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Sally Yates testifies before the Senate about Michael Flynn and Russia

Tuesday - 09/05/2017 03:40
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(U.S. Deputy Attorney General Sally Quillian Yates testifies during a Senate Judiciary Committee hearing on "Going Dark: Encryption, Technology, and the Balance Between Public Safety and Privacy" in Washington July 8, 2015.Reuters
(U.S. Deputy Attorney General Sally Quillian Yates testifies during a Senate Judiciary Committee hearing on "Going Dark: Encryption, Technology, and the Balance Between Public Safety and Privacy" in Washington July 8, 2015.Reuters

Former acting Attorney General Sally Yates and former Director of National Intelligence James Clapper were interviewed by the Senate Judiciary subcommittee on crime and terrorism on Monday about Russia's interference in the 2016 election.

The subcommittee's chairman, Republican Sen. Lindsey Graham, said in his opening statement that "when one party is attacked, all of us should feel attacked ... when a foreign power interferes in our election, it doesn't matter who they targeted. We're all in the same boat."

Graham added that he is confident it was the Russians, and not "some 400-pound guy sitting on his bed," who hacked the Democratic National Committee and Hillary Clinton's campaign chairman, John Podesta, during the election.

Graham said he wants to learn more about the "unmasking" of US citizens like former national security adviser Michael Flynn, who may have been caught up, incidentally, in surveillance of monitored non-US persons believed to be foreign agents.  

Clapper, the former Director of National Intelligence, described in his opening remarks the process by which the intelligence community concluded in January that "the Russian government pursued a multi-faceted influence campaign in the run-up to the election, including aggressive use of cyber capabilities."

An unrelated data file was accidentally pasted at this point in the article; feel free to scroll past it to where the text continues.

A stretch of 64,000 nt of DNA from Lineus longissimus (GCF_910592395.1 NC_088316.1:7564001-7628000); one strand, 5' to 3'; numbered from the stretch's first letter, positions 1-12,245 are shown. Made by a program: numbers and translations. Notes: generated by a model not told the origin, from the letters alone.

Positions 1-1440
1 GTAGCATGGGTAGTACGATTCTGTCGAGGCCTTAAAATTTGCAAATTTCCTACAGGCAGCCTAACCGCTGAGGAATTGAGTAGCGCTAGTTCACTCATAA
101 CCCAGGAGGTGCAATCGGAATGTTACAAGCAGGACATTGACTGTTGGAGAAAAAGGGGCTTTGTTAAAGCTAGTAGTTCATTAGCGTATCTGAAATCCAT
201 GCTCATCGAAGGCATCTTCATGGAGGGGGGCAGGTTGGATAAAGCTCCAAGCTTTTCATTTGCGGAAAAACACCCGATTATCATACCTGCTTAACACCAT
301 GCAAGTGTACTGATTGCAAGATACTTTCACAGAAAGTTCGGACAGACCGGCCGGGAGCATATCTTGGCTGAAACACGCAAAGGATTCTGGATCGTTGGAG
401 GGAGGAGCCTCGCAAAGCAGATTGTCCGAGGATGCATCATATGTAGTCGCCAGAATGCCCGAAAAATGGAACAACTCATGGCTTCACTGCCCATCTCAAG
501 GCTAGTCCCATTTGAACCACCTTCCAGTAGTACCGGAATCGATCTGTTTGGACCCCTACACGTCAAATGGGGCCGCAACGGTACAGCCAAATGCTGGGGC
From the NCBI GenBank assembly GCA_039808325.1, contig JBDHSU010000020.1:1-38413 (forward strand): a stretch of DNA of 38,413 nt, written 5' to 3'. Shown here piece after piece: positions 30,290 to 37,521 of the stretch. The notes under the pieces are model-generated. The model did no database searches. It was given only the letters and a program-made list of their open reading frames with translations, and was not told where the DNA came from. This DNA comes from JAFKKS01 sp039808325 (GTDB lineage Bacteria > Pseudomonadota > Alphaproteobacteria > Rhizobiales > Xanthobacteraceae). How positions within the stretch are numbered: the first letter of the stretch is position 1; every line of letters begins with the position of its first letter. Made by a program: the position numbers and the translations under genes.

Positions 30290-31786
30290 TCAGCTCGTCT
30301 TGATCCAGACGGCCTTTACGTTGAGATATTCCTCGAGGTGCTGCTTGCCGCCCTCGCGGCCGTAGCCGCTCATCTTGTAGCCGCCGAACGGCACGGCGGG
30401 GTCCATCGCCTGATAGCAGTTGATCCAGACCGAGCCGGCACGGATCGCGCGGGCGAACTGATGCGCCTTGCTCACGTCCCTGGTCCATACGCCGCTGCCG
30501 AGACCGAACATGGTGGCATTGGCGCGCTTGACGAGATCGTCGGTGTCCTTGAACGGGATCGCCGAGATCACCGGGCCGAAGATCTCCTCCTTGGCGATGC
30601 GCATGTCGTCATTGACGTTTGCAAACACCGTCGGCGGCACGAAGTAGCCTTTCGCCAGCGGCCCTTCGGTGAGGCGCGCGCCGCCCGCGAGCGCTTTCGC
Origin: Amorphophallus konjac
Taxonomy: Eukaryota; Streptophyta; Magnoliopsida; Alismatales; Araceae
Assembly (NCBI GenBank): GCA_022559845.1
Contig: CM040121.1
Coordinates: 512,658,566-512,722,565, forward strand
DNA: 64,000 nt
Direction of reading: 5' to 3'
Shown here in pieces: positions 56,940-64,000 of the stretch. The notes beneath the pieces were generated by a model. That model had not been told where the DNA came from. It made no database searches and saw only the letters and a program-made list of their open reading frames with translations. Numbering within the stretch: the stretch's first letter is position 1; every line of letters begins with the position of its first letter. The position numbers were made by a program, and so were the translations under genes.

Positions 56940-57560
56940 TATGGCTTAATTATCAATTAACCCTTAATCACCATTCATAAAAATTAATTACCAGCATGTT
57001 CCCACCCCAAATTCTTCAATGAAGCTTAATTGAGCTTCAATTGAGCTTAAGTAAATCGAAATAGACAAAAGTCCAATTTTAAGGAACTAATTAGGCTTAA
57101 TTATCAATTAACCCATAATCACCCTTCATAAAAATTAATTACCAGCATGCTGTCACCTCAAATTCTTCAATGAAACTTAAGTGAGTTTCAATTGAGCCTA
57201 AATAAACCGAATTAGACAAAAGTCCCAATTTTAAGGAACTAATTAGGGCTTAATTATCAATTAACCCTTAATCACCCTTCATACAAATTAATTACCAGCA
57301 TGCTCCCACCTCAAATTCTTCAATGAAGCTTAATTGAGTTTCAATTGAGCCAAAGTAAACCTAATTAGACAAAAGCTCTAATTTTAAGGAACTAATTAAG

"The Intelligence Community Assessment concluded, first, that President Putin directed an influence campaign to erode the faith and confidence of the American people in our presidential election process. Second, that he did so to demean Secretary Clinton. And, third, that he sought to advantage Mr. Trump," Clapper said.

"The conclusions and confidence levels reached at the time still stand," he added. 

Clapper confirmed, moreover, that European intelligence agencies had passed along information to the US intelligence community about conversations they had picked up between Trump associates and Russians during the election. He added that the intelligence was "quite sensitive," however, so could not discuss it further. 

He also addressed the issue of the "unmasking" of US persons caught up in surveillance of monitored foreign agents — the process by which it was revealed that former national security adviser Michael Flynn had been speaking with Russia's ambassador to the US, Sergey Kislyak, during the presidential transition period.

"On several occasions during my six-and-a-half years as DNI, I requested the identity of U.S. persons to be revealed," Clapper said. "In each such instance, I made these requests so I could fully understand the context of the communication and the potential threat being posed. At no time did I ever submit a request for personal or political purposes, or to voyeuristically look at raw intelligence, nor am I aware of any instance of such abuse by anyone else."

He added, however, that leaks of this kind of information "is an unauthorized disclosure" that is "improper under any circumstance."

Republican Sen. Chuck Grassley asked Clapper later if he had ever requested that Trump or his associates be "unmasked" in intelligence reports. Clapper replied that he had, "once," but could not provide details. 

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Source: Business Insider:

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